Once you’ve got your tracks playing in sync, cue points and loops prepared, it’s time to consider the audio output.
In order to cue up a track and hear its audio, you’ll need a sound card with at least four outputs - two for the stereo master output and two for the stereo cue output. Open Traktor’s Preferences and select Output Routing.
Using Internal Mixing Mode, assign the output channels and monitor channels for your soundcard. Consult the manual of your soundcard to correctly assign the Output Monitor to the headphone output.
Pro tips: If you’re using an external mixer such as a Pioneer DJM, you can use External Mixer mode to send individual deck outputs from Traktor into a channel on the mixer. This way you can use the mixer’s crossfader, volume faders, effects and so on. Click on ‘External’ mode in the Output Routing settings to set this up.
So now your audio is going to all the right places and your tracks are analysed, loaded and synced, it’s time to get hands-on with Traktor.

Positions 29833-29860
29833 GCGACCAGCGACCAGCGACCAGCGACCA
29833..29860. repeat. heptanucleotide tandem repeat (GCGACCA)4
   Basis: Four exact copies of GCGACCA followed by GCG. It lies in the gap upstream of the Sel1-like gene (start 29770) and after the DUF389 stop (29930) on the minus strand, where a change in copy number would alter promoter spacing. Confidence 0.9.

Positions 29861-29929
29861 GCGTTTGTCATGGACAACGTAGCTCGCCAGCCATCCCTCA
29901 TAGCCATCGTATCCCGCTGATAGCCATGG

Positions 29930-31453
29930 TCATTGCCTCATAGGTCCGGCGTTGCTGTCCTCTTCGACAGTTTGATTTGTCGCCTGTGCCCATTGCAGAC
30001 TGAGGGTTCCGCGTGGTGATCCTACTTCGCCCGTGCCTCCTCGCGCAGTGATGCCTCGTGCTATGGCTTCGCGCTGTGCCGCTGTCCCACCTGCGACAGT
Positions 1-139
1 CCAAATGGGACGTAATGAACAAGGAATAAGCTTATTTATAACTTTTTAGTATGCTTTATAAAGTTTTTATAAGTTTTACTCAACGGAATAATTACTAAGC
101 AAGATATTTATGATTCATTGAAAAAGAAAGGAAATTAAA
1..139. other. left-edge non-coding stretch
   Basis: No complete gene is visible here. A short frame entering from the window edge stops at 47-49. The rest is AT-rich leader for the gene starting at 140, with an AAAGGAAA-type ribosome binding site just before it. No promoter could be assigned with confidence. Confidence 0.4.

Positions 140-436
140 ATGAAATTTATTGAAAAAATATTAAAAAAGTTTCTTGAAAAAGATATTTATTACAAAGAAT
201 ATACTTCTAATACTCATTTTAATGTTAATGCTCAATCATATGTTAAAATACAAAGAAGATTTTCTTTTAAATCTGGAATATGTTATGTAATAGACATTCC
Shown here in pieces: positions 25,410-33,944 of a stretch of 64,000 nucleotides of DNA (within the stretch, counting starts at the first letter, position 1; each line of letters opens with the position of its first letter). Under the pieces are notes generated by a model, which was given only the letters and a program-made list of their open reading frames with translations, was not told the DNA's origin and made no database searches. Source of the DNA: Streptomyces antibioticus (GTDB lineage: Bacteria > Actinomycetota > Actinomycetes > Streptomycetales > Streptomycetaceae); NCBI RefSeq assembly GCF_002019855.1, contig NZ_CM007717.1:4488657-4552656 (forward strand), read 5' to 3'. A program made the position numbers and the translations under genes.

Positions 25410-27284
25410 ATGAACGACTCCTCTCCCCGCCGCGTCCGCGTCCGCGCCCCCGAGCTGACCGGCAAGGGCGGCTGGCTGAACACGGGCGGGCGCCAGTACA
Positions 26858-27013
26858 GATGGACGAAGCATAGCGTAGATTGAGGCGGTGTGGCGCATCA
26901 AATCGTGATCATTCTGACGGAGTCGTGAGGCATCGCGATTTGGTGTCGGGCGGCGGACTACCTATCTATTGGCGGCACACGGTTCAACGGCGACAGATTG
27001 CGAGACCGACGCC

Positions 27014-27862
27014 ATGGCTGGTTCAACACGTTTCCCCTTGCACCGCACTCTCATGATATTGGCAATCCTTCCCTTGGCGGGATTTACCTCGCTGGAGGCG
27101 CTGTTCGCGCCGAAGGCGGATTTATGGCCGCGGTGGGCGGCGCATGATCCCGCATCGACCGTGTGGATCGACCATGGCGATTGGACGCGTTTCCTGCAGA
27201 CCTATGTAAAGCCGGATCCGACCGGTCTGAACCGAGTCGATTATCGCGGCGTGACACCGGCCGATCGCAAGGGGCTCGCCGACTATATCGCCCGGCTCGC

For any controller that’s not made by NI or ‘Traktor Ready’, it’s necessary to load a .tsi file into Traktor. This is a mapping file that will automatically assign Traktor’s functions to the hardware controller.
These can be downloaded from the manufacturer’s website and are loaded in to Traktor by choosing Preferences and clicking the Import button at the bottom of the window.
Some TSI files will import MIDI mapping only, while others will adjust Traktor’s GUI automatically to closely match the layout of the hardware.
Pro tip: Every element of a controller mapping can be customised. Go to Traktor’s Preferences and select Controller Manager. There, you can view the list of mappings, and change them to your needs - perhaps adjusting some shift functions for easier accessibility of often-used controls.